The International Advertising Association launches its 42nd IAA World Congress in Moscow this week where "1,200 delegates are gathering from 45 countries to see and hear global ad industry leaders focus on Change : Consequences!" Senior execs from Google, Microsoft, HP, P&G, Yahoo and McCann Worldgroup, along with others, will be speaking at the event. According to Reuters, released today, "Some of the world's top advertising and marketing chiefs will meet ... to exchange ideas on the best ways for the $450 billion industry to capitalise on a still fragile economic recovery ... [where] Global advertising spending is expected to rise 2.2 percent this year..."
Reuters reports that "As the proportion of total marketing budgets spent online increases -- ZenithOptimedia estimates online will account for 13.9 percent of all ad spend this year and 17.1 percent by 2012 -- the money available to spend on external ad space diminishes." That's $62.5 billion in 2010 increasing to $77 billion by 2012 based on the current $450 billion industry spend without the projected 2.2 percent increase. Chuck Richard, lead analyst at information advisory and research firm Outsell is quoted saying "companies now spend more than half their online marketing budgets on their own sites [and] it's been 50 percent or more for the last three years ... Richard reckons that U.S. companies will spend about $63 billion this year on their own websites -- roughly equivalent to the total size of the U.S. television advertising market."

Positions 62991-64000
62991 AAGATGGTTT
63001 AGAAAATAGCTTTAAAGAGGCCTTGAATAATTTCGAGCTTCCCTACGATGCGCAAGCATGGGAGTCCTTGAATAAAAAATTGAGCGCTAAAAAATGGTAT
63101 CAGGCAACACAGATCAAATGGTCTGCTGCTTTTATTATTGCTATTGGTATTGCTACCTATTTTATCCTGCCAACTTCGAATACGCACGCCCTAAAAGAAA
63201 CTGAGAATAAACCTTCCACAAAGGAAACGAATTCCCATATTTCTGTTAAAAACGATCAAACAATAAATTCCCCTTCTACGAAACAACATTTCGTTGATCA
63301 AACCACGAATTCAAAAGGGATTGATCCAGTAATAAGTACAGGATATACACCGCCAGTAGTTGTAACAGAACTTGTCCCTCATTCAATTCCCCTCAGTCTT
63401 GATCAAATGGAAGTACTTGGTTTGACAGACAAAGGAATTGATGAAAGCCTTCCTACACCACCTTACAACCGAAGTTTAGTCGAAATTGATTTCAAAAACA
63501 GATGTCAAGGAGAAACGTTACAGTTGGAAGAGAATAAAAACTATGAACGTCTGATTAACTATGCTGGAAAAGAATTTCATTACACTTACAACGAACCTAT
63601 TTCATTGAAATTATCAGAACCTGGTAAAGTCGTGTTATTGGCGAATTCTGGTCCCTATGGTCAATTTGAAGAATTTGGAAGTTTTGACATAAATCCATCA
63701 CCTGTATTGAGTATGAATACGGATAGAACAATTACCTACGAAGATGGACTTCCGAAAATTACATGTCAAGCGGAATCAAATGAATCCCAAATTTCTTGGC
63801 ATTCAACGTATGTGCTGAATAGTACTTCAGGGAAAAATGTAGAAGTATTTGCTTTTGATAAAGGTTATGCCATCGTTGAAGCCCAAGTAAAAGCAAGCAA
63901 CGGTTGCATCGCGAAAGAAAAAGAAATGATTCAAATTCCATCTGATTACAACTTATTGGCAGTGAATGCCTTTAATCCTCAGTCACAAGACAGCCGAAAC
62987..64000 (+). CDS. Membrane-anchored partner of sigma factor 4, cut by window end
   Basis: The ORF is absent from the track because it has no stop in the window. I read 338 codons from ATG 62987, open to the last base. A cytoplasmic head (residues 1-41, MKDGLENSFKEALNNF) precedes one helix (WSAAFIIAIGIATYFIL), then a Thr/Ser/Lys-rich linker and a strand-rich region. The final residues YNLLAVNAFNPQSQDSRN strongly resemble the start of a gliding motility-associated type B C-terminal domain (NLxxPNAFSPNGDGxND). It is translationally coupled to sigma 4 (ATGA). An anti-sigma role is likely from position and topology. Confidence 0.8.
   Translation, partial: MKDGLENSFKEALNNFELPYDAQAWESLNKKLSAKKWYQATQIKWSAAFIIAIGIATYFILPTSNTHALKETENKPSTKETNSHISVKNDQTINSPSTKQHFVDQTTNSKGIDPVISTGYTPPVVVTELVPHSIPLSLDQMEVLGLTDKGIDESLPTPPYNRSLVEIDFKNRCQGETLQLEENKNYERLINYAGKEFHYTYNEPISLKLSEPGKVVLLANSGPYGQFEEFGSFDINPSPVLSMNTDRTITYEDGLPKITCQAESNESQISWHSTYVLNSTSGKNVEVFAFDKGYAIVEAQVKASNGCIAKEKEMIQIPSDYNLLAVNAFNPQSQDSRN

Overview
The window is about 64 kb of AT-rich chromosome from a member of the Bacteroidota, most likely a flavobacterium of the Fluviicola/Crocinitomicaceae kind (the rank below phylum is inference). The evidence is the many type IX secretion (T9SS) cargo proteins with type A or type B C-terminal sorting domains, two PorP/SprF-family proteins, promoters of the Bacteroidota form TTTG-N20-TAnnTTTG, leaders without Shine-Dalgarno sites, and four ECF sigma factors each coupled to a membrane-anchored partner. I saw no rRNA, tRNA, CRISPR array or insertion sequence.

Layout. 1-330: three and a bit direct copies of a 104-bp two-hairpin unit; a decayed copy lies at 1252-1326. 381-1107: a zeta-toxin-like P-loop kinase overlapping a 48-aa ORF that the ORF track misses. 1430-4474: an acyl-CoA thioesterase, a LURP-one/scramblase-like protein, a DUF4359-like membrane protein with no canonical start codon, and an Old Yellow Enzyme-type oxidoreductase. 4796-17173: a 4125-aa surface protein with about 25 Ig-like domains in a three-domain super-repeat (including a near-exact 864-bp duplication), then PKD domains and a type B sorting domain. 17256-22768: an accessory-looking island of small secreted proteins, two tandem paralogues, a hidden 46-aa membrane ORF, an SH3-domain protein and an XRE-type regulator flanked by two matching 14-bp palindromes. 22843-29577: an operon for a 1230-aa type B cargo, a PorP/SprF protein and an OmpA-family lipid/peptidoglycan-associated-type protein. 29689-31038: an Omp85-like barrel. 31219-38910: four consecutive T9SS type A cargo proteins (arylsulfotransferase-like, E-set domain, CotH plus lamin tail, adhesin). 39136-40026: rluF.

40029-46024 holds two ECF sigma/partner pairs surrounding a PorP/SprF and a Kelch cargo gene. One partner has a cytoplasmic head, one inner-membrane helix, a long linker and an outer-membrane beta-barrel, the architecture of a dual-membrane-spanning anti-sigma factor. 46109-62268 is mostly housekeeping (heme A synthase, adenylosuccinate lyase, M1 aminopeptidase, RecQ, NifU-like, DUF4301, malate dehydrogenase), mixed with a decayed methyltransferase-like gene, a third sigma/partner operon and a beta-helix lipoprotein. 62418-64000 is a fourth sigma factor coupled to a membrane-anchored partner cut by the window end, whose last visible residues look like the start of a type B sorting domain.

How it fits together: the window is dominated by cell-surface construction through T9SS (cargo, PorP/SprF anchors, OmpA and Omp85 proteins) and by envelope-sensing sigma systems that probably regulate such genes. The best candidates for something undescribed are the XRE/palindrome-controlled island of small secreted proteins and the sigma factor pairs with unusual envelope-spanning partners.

In a related development, McKinsey Quarterly recently released a paper titled A new way to measure word-of-mouth marketing in which they claim "word of mouth is the primary factor behind 20 to 50 percent of all purchasing decisions." And goes on to claim that "its influence will probably grow: the digital revolution has amplified and accelerated its reach to the point where word of mouth is no longer an act of intimate, one-on-one communication. Today, it also operates on a one-to-many basis: product reviews are posted online and opinions disseminated through social networks. Some customers even create Web sites or blogs to praise or punish brands." In fact, Reuters states that P&G "has started to use more non-traditional approaches to advertising and promoting its household products, such as having pages on social media sites such as Facebook and reaching out to bloggers with new product samples."
For those who are curious, the IAA invites monitoring of this week's events here. What's your take on how social media, mobile advertising, in-house and out [of] house web branding and advertising is determining your advertising spend in 2010 and beyond?